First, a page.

June 19, 2013
National Zoo staff are celebrating the hatching of the Zoo’s 53rd kori bustard chick! The chick hatched on June 4, 2013. The event is significant because veterinary staff have been treating the chick’s father for cancer for the past year. The 25-year-old male has bred consistently since his arrival at National Zoo in 2000, enabling the kori bustard Species Survival Plan to send chicks hatched at National Zoo to other zoos in the United States and Europe. The male has been under close veterinary care for treatment of his cancer. Although he has responded very well to the cancer treatments, we did not know if the medications would compromise his chances of breeding.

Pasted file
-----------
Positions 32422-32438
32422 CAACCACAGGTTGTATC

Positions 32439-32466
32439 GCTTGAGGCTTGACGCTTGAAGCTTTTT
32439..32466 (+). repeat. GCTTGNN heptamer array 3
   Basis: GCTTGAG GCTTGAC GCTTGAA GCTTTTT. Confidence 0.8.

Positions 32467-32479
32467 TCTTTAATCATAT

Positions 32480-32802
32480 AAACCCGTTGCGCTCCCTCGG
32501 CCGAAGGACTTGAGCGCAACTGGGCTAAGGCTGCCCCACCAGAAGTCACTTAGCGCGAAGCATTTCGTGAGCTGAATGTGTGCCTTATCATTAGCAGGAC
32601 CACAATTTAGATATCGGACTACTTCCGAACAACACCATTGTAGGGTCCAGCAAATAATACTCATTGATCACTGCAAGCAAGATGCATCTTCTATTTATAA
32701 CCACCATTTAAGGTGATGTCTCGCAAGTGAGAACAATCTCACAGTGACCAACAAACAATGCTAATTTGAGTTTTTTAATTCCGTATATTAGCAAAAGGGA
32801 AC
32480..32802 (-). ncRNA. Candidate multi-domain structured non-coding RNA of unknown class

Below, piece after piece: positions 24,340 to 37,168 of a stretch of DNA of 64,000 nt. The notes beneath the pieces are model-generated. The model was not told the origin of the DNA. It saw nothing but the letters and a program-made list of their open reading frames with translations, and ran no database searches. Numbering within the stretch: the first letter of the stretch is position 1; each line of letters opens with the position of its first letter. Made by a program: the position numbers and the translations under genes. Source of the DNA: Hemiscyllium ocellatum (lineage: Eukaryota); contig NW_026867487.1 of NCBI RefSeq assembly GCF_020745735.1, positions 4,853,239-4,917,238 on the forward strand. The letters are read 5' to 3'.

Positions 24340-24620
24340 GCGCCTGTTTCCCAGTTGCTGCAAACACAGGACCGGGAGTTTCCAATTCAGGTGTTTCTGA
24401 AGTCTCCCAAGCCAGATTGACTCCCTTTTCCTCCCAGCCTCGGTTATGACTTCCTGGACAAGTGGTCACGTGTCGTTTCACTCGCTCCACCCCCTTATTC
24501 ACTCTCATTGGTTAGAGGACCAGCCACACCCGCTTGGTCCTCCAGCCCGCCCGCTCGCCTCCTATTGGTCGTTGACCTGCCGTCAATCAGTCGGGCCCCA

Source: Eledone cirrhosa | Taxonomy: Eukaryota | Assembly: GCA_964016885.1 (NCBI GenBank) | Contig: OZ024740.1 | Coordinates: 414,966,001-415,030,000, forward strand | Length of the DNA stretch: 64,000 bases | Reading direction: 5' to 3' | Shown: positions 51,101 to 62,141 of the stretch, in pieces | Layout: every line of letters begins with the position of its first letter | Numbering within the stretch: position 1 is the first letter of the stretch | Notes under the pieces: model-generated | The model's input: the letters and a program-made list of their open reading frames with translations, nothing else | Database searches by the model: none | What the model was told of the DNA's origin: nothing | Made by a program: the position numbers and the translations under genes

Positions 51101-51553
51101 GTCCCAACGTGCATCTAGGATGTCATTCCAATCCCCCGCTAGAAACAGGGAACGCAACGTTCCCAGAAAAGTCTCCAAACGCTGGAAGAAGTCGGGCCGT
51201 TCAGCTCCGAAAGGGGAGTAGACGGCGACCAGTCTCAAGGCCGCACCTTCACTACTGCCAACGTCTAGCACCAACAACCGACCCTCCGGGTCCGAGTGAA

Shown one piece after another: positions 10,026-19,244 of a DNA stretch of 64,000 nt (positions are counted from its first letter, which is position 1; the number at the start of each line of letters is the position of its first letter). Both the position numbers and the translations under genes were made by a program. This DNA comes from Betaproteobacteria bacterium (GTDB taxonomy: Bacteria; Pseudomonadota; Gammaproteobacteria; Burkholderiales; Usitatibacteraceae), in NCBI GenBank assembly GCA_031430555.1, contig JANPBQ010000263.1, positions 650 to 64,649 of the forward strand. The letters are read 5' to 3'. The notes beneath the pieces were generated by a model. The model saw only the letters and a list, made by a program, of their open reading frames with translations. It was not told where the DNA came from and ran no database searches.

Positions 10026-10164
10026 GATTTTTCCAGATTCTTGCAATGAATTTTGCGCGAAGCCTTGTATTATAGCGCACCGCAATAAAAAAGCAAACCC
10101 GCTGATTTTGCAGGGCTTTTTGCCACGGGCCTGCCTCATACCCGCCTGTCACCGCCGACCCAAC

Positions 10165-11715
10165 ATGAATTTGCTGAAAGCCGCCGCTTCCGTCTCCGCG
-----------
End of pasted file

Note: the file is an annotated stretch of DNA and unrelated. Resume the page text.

So when he started to display in early May, we were hopeful that breeding would occur. On 13 May 2013, his mate laid an egg which keepers removed to an incubator for safe keeping. Twenty-three days later, the 100-gram female chick emerged from her shell. she is being handreared by keeper staff, and will be on view to the public in mid-August.
Throughout their natural range, kori bustard populations are declining. The National Zoo has been breeding koris since 1997 and was recognized in 2010 by AZA for its outstanding contribution to kori bustard captive management.
Photo by Connor Mallon, Smithsonian's National Zoo